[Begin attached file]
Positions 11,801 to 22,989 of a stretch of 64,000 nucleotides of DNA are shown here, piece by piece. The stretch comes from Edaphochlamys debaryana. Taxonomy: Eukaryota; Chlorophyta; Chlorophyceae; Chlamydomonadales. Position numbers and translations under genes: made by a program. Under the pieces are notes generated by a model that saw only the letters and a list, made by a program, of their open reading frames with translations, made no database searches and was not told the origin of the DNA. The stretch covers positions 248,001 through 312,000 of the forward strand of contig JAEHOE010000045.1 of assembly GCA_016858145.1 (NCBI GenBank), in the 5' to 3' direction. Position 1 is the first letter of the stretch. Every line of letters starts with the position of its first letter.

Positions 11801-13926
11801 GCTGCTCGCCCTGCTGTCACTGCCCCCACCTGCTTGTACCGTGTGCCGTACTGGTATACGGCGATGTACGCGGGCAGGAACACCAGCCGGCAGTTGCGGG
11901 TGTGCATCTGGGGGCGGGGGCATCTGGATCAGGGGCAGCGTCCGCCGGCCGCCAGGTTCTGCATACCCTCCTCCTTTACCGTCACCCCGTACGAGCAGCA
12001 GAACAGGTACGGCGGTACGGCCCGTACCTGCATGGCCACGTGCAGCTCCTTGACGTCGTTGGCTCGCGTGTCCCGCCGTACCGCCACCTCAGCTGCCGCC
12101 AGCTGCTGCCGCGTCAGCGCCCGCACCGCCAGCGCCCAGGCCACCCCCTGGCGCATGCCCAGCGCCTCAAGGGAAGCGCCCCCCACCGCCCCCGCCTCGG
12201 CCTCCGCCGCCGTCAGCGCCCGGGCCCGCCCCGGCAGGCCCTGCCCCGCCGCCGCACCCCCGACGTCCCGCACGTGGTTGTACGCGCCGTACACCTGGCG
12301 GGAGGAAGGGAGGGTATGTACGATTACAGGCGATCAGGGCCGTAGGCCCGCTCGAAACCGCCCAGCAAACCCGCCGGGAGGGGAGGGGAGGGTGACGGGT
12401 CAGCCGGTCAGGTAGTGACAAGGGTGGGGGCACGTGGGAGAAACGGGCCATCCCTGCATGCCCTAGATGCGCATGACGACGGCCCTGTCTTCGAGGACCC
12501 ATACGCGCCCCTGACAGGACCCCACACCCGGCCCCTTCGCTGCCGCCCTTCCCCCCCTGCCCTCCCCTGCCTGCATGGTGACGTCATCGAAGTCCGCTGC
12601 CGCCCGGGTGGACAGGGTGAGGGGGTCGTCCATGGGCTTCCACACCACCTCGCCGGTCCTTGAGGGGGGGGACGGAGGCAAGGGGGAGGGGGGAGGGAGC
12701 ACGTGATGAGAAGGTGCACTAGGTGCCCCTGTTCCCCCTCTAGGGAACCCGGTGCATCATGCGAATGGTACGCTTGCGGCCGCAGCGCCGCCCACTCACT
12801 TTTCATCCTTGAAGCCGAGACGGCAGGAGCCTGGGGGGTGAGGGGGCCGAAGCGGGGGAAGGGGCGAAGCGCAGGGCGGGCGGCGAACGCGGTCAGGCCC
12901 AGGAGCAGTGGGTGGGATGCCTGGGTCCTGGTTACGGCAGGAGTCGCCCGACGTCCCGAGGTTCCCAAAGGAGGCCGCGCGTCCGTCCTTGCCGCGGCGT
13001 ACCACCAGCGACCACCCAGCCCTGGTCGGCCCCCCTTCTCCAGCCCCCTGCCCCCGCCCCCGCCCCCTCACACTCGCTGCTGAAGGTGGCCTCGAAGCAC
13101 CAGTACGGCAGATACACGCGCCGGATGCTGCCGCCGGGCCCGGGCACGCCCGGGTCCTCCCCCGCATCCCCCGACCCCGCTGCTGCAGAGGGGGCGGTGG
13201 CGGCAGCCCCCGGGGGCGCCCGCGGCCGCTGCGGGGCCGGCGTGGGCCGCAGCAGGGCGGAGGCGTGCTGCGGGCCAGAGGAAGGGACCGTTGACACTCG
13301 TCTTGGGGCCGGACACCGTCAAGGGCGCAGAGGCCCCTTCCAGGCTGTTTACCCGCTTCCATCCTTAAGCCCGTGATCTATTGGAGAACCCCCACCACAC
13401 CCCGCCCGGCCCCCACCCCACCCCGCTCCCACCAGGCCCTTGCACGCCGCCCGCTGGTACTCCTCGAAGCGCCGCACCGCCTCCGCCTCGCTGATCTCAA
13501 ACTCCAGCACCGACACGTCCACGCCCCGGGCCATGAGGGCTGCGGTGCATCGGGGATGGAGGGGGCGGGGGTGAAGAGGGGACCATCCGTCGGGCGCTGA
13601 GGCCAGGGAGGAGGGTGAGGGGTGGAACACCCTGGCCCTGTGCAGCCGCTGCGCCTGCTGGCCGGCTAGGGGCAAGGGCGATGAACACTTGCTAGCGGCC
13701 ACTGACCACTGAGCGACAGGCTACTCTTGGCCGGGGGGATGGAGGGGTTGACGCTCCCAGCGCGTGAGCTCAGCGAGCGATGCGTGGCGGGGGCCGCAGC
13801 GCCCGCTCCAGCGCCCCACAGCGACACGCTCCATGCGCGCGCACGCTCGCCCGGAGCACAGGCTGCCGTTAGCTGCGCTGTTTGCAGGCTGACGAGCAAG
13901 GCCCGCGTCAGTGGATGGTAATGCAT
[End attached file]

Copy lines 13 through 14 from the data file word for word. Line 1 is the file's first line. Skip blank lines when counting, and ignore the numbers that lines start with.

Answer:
12801 TTTCATCCTTGAAGCCGAGACGGCAGGAGCCTGGGGGGTGAGGGGGCCGAAGCGGGGGAAGGGGCGAAGCGCAGGGCGGGCGGCGAACGCGGTCAGGCCC
12901 AGGAGCAGTGGGTGGGATGCCTGGGTCCTGGTTACGGCAGGAGTCGCCCGACGTCCCGAGGTTCCCAAAGGAGGCCGCGCGTCCGTCCTTGCCGCGGCGT